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Installing Windows Server 2008 R2 on a Dell Poweredge T605 December 8, 2010

Posted by Ken in Technology.

Back in January I posted a note regarding the install of Windows Server 2008 R2 on a Dell Poweredge SC1425, so after going through an eventful install of Windows Server 2008 R2 on a new server, a Dell PowerEdge T605, I feel compelled to offer another write-up.

The server in question was bought by me for use as a VM host at home, it was configured with two quad-core Opterons and 16 Gig of RAM. I had done some test installs on the machine when I first got it, but then put it aside while life interfered with my plans. A few days ago I got back to the server, and I decided to do it up right – I replaced the dual 250 Gig SATA drives with four 1 TB WD Black SATA drives. The server has only four non-RAID SATA ports on the motherboard, so I had to install an add-in controller to drive all four drives AND the DVD-ROM drive. I selected the Highpoint Technologies RocketRaid 2640X4 controller – it is a four-port SAS/SATA RAID card, has some good looking specifications, and was reasonably priced (under $150, IIRC), it occupies one of the PCIe x8 slots (it is a PCIe x4 card). As shipped, the server had only two SATA power plugs in it’s hard drive cage, so I got one of these to power all four drives – it attached to an unused molex drive power connector, the original two SATA power plugs were moved to the (currently) unoccupied 5 1/4″ and 3 1/2″ bays. I needed to add SATA data cables to run from the RAID controller to the drives, so I picked-up four of these 20″ SATA cables, and while they worked, the runs were a bit tight – in hindsight, I should have selected 24″ SATA cables, but I’ll leave the 20″ cables in-place for now.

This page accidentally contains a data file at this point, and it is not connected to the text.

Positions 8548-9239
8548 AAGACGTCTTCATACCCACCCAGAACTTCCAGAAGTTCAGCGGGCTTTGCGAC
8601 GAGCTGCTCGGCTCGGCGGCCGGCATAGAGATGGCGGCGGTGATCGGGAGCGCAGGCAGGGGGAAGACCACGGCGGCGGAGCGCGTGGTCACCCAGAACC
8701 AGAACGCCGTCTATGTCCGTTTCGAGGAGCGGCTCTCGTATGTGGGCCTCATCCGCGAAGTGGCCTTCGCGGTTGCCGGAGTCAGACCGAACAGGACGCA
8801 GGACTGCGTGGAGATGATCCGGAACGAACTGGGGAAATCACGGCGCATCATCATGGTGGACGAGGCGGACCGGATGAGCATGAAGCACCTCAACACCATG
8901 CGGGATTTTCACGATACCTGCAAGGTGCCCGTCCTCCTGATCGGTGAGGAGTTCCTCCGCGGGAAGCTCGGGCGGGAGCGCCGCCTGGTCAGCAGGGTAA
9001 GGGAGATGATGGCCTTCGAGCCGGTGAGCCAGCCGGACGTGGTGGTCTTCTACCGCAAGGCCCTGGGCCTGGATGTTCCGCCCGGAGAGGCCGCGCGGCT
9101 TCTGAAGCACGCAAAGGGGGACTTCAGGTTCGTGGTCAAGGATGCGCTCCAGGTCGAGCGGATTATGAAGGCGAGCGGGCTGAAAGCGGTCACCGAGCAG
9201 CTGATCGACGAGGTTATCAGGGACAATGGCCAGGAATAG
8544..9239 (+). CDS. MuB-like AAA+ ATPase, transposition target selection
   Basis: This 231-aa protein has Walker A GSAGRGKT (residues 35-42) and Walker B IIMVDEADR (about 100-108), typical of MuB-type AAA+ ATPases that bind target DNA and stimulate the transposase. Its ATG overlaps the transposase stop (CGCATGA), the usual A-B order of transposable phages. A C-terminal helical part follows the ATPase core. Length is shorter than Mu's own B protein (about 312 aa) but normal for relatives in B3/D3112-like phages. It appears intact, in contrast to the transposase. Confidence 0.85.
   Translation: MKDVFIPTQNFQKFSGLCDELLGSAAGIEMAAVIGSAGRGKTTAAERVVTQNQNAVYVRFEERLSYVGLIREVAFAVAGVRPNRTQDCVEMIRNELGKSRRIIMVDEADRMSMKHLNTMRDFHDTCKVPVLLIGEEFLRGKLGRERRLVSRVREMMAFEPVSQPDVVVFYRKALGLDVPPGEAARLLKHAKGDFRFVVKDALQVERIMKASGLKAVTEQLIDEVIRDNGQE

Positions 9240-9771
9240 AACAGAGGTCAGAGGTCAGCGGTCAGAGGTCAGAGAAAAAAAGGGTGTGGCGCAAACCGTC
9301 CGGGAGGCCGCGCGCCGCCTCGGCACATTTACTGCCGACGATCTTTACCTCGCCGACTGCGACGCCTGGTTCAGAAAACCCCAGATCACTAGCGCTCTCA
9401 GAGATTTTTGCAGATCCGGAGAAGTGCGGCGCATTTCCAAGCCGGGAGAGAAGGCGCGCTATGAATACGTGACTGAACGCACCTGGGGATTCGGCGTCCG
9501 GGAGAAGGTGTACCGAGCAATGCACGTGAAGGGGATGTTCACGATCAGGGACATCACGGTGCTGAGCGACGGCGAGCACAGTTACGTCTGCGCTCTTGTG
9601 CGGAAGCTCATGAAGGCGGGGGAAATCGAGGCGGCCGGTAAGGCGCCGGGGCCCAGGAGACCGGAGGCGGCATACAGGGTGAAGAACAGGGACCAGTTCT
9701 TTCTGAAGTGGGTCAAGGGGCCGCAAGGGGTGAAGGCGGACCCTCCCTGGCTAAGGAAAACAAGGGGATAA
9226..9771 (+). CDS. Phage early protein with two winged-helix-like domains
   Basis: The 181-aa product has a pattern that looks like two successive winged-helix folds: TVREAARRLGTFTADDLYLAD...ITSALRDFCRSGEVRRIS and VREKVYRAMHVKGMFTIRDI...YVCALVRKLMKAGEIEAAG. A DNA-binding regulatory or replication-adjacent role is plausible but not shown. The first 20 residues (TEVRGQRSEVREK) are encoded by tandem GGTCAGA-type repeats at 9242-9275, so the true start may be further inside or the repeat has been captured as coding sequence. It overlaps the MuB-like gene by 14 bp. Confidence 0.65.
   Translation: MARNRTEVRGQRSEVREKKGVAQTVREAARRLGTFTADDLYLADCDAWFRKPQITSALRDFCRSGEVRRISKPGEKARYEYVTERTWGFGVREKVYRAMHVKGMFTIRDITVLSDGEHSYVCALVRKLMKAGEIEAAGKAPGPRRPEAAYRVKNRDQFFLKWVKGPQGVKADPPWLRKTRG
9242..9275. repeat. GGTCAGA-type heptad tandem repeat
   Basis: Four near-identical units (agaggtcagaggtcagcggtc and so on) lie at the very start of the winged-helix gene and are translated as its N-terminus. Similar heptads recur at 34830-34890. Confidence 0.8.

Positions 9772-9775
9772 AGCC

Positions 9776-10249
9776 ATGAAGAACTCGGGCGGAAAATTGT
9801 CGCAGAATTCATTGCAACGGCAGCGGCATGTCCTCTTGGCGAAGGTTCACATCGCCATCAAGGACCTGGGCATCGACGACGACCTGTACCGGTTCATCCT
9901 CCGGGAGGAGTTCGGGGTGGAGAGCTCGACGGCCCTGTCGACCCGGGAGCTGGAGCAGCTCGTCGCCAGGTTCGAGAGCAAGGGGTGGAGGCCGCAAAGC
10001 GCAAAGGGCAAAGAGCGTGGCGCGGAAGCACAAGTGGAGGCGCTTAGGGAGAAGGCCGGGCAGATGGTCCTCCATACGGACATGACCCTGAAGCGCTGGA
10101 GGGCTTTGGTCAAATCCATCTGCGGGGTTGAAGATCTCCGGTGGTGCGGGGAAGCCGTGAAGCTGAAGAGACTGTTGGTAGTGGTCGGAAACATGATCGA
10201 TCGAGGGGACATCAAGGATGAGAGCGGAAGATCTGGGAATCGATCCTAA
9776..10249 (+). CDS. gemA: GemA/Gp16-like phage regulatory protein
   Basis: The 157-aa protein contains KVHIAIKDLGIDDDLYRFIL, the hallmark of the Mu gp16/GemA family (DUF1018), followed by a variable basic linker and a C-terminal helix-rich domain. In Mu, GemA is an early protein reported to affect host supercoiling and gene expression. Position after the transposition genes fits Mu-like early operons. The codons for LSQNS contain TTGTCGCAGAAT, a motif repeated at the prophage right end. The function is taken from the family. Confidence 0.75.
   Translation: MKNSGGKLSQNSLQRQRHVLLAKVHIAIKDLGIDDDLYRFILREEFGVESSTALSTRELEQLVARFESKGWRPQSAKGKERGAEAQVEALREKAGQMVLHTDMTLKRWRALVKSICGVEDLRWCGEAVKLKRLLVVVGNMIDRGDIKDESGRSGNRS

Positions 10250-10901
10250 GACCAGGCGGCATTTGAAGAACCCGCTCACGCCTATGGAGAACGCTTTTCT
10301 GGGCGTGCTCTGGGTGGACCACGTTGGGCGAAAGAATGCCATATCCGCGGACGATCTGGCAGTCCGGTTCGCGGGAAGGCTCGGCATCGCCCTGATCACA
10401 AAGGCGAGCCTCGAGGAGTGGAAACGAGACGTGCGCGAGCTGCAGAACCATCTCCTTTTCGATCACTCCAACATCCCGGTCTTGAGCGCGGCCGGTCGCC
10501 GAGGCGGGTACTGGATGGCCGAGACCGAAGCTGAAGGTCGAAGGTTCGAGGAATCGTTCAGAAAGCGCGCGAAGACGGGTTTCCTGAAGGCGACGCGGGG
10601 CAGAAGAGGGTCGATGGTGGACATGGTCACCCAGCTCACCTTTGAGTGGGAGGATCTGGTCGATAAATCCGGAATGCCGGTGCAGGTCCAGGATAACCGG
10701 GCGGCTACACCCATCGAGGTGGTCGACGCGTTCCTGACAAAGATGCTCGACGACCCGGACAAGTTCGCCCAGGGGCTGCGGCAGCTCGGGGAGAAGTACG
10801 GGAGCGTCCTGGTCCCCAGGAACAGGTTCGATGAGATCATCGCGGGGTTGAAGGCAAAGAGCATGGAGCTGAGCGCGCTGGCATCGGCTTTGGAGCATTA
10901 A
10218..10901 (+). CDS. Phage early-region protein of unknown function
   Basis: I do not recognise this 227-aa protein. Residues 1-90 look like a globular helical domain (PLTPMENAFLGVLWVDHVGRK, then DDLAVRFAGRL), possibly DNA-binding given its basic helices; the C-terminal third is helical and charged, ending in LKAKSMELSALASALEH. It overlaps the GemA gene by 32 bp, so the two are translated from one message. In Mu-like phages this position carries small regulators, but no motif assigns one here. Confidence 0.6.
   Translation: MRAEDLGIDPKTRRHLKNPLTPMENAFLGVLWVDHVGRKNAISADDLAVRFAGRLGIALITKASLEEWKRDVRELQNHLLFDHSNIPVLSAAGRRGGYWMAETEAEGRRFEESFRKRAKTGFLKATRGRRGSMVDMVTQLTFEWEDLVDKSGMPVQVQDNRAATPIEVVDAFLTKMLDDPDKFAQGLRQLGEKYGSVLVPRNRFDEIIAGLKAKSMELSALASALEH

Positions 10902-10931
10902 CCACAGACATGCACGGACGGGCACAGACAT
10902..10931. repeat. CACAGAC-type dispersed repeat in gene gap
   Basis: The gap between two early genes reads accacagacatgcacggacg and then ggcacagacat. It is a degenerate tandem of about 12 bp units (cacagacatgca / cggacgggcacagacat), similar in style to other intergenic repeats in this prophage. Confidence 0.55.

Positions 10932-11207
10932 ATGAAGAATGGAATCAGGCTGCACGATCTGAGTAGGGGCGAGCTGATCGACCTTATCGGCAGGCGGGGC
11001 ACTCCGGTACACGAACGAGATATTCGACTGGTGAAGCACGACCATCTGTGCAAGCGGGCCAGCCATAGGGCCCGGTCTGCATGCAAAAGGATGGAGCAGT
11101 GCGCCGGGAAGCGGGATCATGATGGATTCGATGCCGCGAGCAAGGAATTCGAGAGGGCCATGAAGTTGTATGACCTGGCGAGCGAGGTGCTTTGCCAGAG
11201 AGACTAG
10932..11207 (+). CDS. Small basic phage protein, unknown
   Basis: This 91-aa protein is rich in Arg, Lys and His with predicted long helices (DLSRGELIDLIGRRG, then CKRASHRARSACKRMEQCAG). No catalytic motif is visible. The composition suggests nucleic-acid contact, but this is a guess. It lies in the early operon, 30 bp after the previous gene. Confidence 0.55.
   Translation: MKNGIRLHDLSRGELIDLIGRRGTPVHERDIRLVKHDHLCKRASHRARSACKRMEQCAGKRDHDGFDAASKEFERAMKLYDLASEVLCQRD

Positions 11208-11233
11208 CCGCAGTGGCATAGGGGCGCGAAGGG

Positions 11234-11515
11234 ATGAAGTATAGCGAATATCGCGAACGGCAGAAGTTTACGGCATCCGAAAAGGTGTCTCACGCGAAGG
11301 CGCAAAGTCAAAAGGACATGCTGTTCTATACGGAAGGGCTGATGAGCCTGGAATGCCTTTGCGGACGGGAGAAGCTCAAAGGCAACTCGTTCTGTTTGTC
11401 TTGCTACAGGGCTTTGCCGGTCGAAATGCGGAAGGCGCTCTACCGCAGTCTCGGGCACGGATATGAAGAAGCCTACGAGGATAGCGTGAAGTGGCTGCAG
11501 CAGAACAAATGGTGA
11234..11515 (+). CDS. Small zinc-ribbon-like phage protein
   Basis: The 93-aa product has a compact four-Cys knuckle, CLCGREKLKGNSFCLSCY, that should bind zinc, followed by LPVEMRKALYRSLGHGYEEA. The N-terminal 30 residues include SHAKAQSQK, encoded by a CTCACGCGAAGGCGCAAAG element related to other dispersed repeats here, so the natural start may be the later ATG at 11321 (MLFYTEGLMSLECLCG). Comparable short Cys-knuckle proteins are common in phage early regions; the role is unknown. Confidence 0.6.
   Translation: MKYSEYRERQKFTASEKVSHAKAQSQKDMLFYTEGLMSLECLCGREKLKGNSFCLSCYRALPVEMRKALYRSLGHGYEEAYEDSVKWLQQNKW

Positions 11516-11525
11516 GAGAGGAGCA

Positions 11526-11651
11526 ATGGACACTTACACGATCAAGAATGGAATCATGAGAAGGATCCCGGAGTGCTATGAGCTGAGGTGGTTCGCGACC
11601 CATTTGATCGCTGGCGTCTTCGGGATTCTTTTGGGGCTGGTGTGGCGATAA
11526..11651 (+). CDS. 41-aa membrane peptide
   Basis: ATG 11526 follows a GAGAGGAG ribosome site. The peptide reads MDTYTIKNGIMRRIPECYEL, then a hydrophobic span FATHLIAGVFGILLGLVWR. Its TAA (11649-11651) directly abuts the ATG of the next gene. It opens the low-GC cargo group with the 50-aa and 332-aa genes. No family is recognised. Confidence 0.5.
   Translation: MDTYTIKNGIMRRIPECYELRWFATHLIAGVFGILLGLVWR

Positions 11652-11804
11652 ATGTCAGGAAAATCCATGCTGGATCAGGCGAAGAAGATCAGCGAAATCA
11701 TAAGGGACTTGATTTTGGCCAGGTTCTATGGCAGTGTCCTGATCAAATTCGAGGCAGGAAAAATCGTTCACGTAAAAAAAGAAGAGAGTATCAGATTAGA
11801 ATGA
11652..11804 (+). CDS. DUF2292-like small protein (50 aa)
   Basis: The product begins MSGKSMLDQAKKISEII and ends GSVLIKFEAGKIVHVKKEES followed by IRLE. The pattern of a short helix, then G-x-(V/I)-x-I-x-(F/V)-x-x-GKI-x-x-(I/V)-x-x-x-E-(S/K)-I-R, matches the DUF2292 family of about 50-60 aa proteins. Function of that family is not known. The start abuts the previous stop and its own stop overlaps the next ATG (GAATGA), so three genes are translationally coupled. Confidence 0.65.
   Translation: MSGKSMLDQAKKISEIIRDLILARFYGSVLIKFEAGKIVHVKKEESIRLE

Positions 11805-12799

Now, since this machine will be hosting VMs, I’ll add some extra Ethernet ports to take some of the load off the one Gigabit Broadcom Ethernet port on the system itself. As you may have noticed, this server has a PCI-X slot on the motherboard – this allows me to use an older Intel dual-port Gigabit card (Pro/1000 MT) that I got a few years ago for $7 (currently about $15 on eBay, for instance)!

I considered adding more memory, taking the server to 32 Gig of RAM, but that would cost another $600 from either Crucial or Dell, and money is a bit tight right now, so I’ll put it off for now, but as soon as I get some extra money I’ll revisit this idea…

There is one last item I needed to add, a UPS, but the advice I’ve seen suggests disconnecting UPS control lines when installing the Windows Server 2008 R2 OS – the install may not handle the UPS properly during the install, potentially causing problems. Of course, connecting the dual power supplies to a UPS during the install is a good idea, just don’t connect the USB cable from the UPS to the server – yet. BTW, Windows Server 2008 R2 only supports USB-connected UPSs, not serial-connected ones. Obviously, it will also work with network-connected UPSs, but those are a bit out of my price range at the moment.